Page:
From the Saul Bass-inspired opening credits straight through to the equally fun closing scroll (set to the tune of No Small Children’s remake of “Laisse Tomber Les Filles”), A Simple Favor is the ultimate in retro-chic and is as clean and slick as a shiny new penny. The film may be billed as a mystery-thriller, but director Paul Feig (Bridesmaids, Spy) infuses it with a distinctly hip vibe and enough deliberate dollops of Anna Kendrick goofiness to keep things fun and quirky all the way through.
Kendrick plays Stephanie Smothers, an over-achieving and insufferably bubbly mom in the Connecticut suburbs. She’s widowed and getting by on her late husband’s life insurance as she spends her copious free time vlogging mommy tips. Emily Nelson (Blake Lively) is her exact opposite—an abrasive, no-nonsense fashionista who works in the city as the PR chief for a trendy fashion house. Despite their disparate personalities (and lives), the two become friends because of one shared trait—their first-grade sons are best buddies.
A few weeks after bonding over strong martinis, Emily asks Stephanie to pick up her son after school one afternoon; she’s stuck at work “putting out a fire” and can’t make it in time. Four days pass, though, and Emily still hasn’t come home. Emily’s husband Sean (Henry Golding) was out of town at the time of his wife’s disappearance but came back to help in the search, and after Emily’s body is finally found, he and Stephanie find comfort in each other.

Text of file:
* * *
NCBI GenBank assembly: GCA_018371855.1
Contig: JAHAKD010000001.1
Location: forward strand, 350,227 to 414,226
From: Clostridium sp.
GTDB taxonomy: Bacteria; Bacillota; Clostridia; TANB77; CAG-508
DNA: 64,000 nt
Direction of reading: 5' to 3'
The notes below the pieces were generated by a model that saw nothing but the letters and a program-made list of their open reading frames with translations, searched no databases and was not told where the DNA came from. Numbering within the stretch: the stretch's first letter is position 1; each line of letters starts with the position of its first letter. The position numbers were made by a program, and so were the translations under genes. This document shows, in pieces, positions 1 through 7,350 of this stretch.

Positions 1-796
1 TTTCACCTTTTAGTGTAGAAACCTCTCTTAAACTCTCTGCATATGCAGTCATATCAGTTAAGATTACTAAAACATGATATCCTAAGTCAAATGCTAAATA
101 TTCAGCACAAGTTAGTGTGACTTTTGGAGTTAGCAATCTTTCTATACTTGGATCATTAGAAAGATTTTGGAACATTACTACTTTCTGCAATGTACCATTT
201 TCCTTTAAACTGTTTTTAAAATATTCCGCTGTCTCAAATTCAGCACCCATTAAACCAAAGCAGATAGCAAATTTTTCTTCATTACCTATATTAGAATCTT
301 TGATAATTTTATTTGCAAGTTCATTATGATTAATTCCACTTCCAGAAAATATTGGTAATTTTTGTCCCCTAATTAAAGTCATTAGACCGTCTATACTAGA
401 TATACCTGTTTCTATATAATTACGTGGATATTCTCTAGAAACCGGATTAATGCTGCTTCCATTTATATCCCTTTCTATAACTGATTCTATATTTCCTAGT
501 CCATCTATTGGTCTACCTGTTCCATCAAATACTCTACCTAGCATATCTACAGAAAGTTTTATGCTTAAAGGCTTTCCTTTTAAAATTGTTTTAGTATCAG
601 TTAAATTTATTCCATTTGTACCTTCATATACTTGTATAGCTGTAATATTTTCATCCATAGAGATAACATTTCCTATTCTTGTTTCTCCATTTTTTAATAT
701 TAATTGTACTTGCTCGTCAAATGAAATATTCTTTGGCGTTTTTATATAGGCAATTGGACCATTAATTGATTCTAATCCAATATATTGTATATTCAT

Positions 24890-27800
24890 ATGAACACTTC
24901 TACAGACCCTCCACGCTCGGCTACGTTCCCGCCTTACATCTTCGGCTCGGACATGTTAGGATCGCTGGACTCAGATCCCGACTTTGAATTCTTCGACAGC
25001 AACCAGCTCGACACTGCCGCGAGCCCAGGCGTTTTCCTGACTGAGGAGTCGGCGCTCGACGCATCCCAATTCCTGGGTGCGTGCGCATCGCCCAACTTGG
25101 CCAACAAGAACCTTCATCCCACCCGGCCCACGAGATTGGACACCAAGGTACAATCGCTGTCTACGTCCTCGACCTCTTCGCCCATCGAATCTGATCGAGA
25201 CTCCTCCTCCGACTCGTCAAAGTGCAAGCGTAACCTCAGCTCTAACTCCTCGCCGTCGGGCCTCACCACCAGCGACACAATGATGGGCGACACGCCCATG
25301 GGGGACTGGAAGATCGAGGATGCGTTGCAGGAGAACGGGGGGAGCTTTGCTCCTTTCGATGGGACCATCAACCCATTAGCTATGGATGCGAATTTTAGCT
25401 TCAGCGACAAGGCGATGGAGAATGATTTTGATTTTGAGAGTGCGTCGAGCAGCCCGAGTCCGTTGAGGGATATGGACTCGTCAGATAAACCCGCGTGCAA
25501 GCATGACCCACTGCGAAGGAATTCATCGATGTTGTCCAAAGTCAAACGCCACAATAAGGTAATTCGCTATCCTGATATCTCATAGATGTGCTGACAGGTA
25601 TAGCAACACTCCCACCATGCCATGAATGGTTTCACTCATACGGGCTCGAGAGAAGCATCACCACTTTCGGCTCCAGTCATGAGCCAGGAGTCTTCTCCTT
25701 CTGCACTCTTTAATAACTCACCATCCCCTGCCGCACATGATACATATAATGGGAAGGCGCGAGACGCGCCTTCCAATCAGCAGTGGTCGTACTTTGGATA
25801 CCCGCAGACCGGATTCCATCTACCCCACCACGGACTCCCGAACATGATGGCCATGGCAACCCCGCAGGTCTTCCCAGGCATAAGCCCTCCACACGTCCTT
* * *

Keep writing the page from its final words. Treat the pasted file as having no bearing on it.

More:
What really happened to Emily, though? Her son comes home one day saying he saw her at school, adding she told him to “say hi to Stephanie”. And then there’s the $4 million life insurance policy Sean took out on her just before she went missing. Strange mail, stranger phone calls, and other bizarre goings-on around the house leave Stephanie feeling more than a little uneasy. “Am I being Diabolique’d?” she asks Sean at one point.
Eventually (no spoilers) everything becomes (somewhat) clear, and a bevy of secrets, double-crosses, and twists keep things humming along. The script by Jessica Sharzer (Nerve) differs enough from Darcey Bell’s Gone Girl-esque bestseller to feel fresh (despite the presence of some of the oldest tricks in the thriller movie playbook, along with a truly whack-a-doodle ending), and the cast—particularly Kendrick and Lively—turn in some of their best work to date.
Feig, helming a non-com for the first time since his 2003 debut I Am David, proves his dramatic(ish) side can be almost as effective as his funny side, giving us an entertaining, old-school mashup of Hitchcock and Howard Hawks. A Simple Favoris light and dark, classic and modern, and warped and twisted.
Do yourself a favor.